Digital public defence: Tayyaba Qureshi
Cand.med Tayyaba Qureshi at Institute of Basic Medical Sciences will be defending the thesis “Elements of glutamate and GABA recycling at the synapse” for the degree of PhD (Philosophiae Doctor).
The public defence will be held as a video conference over Zoom.
The defence will follow regular procedure as far as possible, hence it will be open to the public and the audience can ask ex auditorio questions when invited to do so.
Digital Trial Lecture – time and place
- First opponent: Professor David Krantz, University of California, Los Angeles
- Second opponent: Associate professor Brian Billups, Australian National University
- Third member and chair of the evaluation committee: Group Leader Camila Vicencio Esguerra, University of Oslo
Chair of the Defence
Professor Svend Davanger, University of Oslo
Professor Farrukh A. Chaudhry, University of Oslo
Glutamate and GABA are the primary excitatory and inhibitory neurotransmitters, respectively, in the central nervous system. After exocytotic release from nerve endings and activation of specific postsynaptic receptors, sustained signaling requires efficient mechanisms for replenishment. The model of glutamate/GABA-glutamine cycle postulates that released glutamate and GABA are taken up by peri-synaptic astroglial processess, converted to glutamine, and subsequently shuttled back to neurons for re-synthesis. However, transporter proteins involved in the shuttling of glutamine from astroglial cells and into neurons and the accumulation of the neurotransmitters into synaptic vesicles have eluded characterization.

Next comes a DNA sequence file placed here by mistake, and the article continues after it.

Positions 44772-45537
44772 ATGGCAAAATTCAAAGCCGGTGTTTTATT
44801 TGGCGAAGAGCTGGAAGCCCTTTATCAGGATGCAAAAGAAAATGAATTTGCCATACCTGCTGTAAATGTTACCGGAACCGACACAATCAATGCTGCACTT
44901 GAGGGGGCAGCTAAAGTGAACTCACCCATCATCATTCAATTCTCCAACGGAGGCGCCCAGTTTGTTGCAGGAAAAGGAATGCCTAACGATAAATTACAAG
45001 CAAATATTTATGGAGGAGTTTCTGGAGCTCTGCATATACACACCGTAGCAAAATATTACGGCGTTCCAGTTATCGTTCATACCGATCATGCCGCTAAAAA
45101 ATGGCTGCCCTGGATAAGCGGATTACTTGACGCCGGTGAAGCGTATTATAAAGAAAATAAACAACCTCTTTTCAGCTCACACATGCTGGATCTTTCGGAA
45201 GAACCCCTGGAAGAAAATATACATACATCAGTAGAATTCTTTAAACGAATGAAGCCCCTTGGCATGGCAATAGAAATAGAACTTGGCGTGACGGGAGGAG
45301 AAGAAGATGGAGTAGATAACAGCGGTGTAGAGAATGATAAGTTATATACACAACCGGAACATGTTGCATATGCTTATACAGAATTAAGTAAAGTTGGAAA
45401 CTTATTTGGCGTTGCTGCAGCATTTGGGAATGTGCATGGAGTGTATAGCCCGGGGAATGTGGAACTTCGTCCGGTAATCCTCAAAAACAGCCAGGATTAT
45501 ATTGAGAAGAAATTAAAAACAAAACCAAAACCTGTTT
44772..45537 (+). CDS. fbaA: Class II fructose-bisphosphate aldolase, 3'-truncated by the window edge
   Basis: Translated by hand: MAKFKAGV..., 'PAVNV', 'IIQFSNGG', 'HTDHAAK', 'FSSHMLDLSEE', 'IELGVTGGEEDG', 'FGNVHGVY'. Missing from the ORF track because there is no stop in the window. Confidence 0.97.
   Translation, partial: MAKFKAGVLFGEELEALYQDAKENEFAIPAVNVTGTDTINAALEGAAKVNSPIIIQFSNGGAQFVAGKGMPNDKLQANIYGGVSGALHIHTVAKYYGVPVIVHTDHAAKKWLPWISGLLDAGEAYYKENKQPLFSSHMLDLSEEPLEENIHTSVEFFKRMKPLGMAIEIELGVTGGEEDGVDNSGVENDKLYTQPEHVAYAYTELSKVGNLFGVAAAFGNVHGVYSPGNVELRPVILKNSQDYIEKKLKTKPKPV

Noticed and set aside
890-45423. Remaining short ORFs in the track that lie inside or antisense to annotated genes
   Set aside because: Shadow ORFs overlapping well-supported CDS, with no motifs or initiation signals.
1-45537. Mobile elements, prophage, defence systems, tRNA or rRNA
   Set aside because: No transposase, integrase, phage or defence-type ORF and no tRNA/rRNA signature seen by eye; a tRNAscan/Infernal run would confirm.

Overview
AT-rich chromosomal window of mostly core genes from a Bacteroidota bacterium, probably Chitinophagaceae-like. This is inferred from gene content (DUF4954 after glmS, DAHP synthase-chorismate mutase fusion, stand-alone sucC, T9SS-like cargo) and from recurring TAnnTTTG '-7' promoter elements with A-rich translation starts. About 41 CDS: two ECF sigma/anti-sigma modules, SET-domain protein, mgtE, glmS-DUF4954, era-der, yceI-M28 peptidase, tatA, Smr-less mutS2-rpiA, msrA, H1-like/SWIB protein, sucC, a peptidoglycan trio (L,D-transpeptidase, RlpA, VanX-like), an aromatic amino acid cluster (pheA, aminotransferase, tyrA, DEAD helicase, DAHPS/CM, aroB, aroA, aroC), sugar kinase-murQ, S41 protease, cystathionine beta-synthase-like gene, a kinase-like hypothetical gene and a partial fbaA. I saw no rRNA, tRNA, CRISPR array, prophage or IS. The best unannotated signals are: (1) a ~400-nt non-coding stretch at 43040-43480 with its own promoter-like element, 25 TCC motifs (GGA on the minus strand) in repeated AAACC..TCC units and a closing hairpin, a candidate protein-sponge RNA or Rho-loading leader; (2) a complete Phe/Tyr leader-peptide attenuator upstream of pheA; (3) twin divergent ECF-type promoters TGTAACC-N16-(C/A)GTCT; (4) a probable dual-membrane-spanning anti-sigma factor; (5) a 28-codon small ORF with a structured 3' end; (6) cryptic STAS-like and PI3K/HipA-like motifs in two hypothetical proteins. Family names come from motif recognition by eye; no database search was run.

We have molecularly identified and characterized a “new” vesicular glutamate transporter, VGLUT3, and demonstrated previously unknown glutamate release from the axon terminals, dendrites and somas of not only glutamatergic neurons, but also non-glutamatergic neurons as well as astroglial cells. Thus, our data unravel novel modes of fast neurotransmission. Upon genetic inactivation of VGLUT1 we show that VGLUTs are associated with isoform-specific short-time plasticities and that VGLUT1 impacts synaptic vesicle biogenesis and recycling. During neuronal development, we demonstrate transient expression of VGLUTs contributing to morphogenesis.
We also show that the glutamine transporter Slc38a1 mediates astroglia-derived glutamine selectively into parvalbumin+ GABAergic neurons and sustains replenishment of the neurotransmitter pool of GABA and regulates synaptic vesicle dynamics. Slc38a1 also regulate cortical information processing and synaptic plasticity. Altogether, this thesis reveals unexpected function and regulation of several amino acid transporters which implicates essential roles in brain development and function. As glutamatergic and GABAergic signaling are involved in many diseases, our findings reveal potential therapeutic targets.
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